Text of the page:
Crack formation in cementitious materials used for an engineering barrier system and their impact on hydraulic conductivity from the viewpoint of performance assessment of a TRU waste disposal system

Fumio Hirano, Yoshiteru Otani, Hiroyuki Kyokawa, Morihiro Mihara, Hiroyuki Shimizu, Akira Honda

Research output: Contribution to journalArticlepeer-review

1 Citation (Scopus)

Abstract

The mechanical analysis code MACBECE2014 has been developed at the Japan Atomic Energy Agency (JAEA) to make realistic simulations of the physical integrity of the near field for performance assessment of the geological disposal of TRU waste in Japan. The MACBECE2014 code can be used to evaluate long-term changes in the mechanical behavior of the near field and any subsequent changes in the permeability of engineering barrier components, including crack formation in cementitious materials caused by expansion due to metal corrosion. Cracks in cementitious materials are likely to channel the flow of groundwater and so the represent preferred flow paths of any released radionuclides. Mechanical analysis was conducted using the MACBECE2014 code to investigate the concept of the TRU waste disposal system described in JAEA's Second Progress TRU Report. Simulated results of a disposal system with a bentonite buffer demonstrated that the low permeability of the engineering barrier system could be maintained for long time periods because the physical integrity of the bentonite buffer remained intact even if cracks in the cementitious components had formed locally. Simulated results of the disposal system with a concrete backfill instead of a bentonite buffer showed that crack formation leads to a significant increase in the permeability of the engineering barrier system.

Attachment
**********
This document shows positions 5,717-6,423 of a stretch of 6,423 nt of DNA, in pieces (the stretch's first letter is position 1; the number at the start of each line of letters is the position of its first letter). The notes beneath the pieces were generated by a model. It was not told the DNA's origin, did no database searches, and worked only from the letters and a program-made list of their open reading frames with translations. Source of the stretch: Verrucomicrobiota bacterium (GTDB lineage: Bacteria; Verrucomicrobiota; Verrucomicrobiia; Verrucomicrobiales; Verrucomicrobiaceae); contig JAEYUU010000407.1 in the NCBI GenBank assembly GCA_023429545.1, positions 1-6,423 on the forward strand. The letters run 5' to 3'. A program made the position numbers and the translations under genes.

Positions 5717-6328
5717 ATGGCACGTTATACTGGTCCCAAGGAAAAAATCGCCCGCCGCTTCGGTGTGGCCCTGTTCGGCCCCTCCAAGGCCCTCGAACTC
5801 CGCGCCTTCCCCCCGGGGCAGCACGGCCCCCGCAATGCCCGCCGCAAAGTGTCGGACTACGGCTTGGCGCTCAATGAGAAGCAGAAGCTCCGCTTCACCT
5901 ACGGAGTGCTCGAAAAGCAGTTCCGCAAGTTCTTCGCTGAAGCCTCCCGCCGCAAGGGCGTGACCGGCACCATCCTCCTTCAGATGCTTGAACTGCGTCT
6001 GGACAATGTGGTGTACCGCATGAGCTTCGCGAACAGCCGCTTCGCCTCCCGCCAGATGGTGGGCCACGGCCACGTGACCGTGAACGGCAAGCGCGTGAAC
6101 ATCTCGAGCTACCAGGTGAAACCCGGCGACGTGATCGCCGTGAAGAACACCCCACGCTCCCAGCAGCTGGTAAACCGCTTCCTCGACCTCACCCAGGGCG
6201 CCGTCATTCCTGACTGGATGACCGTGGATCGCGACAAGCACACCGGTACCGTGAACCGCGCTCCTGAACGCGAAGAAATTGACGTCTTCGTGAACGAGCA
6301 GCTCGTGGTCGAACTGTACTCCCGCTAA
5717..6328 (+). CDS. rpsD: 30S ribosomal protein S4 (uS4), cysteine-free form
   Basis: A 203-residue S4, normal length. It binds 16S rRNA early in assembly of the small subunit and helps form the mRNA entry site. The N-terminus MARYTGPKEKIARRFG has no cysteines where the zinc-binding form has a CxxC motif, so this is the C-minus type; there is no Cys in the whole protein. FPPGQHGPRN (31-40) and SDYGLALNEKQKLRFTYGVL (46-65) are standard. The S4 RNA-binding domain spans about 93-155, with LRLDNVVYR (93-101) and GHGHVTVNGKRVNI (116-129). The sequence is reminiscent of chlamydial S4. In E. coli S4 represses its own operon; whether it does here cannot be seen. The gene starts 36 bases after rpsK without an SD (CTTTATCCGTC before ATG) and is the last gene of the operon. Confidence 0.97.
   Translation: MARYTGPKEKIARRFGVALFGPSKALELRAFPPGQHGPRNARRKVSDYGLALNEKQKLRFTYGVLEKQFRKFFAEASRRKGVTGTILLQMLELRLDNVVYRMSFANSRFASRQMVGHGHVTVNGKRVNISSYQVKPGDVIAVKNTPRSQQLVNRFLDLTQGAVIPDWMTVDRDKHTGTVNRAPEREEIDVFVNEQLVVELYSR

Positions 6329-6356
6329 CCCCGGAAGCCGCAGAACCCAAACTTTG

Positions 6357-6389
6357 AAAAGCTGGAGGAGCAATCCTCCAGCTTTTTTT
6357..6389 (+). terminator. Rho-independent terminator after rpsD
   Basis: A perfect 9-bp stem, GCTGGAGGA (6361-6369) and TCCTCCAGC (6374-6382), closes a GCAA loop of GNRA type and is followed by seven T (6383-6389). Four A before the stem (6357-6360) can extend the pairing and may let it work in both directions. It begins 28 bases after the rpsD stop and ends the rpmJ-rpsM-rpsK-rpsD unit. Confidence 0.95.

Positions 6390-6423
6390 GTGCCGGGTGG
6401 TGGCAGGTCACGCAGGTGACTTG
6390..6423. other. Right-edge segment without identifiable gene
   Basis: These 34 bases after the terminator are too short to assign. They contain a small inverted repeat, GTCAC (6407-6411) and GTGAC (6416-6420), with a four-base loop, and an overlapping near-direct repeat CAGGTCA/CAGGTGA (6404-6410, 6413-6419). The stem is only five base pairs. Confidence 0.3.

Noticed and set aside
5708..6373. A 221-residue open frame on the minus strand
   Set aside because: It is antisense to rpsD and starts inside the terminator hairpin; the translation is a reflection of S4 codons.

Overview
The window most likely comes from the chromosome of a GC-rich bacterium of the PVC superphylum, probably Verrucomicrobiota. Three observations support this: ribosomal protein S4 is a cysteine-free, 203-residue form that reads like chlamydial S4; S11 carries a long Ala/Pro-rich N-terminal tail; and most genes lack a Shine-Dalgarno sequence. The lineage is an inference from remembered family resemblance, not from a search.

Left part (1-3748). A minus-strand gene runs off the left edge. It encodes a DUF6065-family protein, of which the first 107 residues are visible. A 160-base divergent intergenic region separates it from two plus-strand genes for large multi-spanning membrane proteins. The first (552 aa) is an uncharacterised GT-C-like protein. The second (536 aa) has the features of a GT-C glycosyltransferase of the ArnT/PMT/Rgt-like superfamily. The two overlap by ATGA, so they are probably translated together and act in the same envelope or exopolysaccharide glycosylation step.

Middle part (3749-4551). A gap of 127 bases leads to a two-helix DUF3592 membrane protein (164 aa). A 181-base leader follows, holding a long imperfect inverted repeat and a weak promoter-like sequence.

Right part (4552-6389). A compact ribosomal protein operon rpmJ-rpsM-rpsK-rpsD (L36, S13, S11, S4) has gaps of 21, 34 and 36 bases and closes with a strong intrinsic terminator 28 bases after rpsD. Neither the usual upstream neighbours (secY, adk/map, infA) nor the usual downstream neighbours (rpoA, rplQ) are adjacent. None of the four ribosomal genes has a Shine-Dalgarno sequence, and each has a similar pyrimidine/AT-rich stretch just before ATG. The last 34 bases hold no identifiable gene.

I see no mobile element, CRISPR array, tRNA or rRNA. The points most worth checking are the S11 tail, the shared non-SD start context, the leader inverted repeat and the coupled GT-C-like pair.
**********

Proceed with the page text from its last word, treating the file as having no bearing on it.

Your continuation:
Original languageEnglish
Pages (from-to)97-114
Number of pages18
JournalTransactions of the Atomic Energy Society of Japan
Volume15
Issue number2
DOIs
Publication statusPublished - 2016 Jan 1

Keywords

  • Cementitious materials
  • Corrosion
  • Cracking
  • Engineering barrier
  • Geological disposal
  • Hydraulic conductivity
  • Mechanical behavior
  • Near field
  • Nuclide migration
  • Performance assessment
  • TRU waste

ASJC Scopus subject areas

  • Nuclear Energy and Engineering
  • Safety, Risk, Reliability and Quality

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